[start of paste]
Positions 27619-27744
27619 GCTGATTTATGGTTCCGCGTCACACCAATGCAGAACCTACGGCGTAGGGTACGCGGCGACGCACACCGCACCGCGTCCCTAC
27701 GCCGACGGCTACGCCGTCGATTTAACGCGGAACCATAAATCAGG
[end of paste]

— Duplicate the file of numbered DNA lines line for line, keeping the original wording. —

Positions 27619-27744
27619 GCTGATTTATGGTTCCGCGTCACACCAATGCAGAACCTACGGCGTAGGGTACGCGGCGACGCACACCGCACCGCGTCCCTAC
27701 GCCGACGGCTACGCCGTCGATTTAACGCGGAACCATAAATCAGG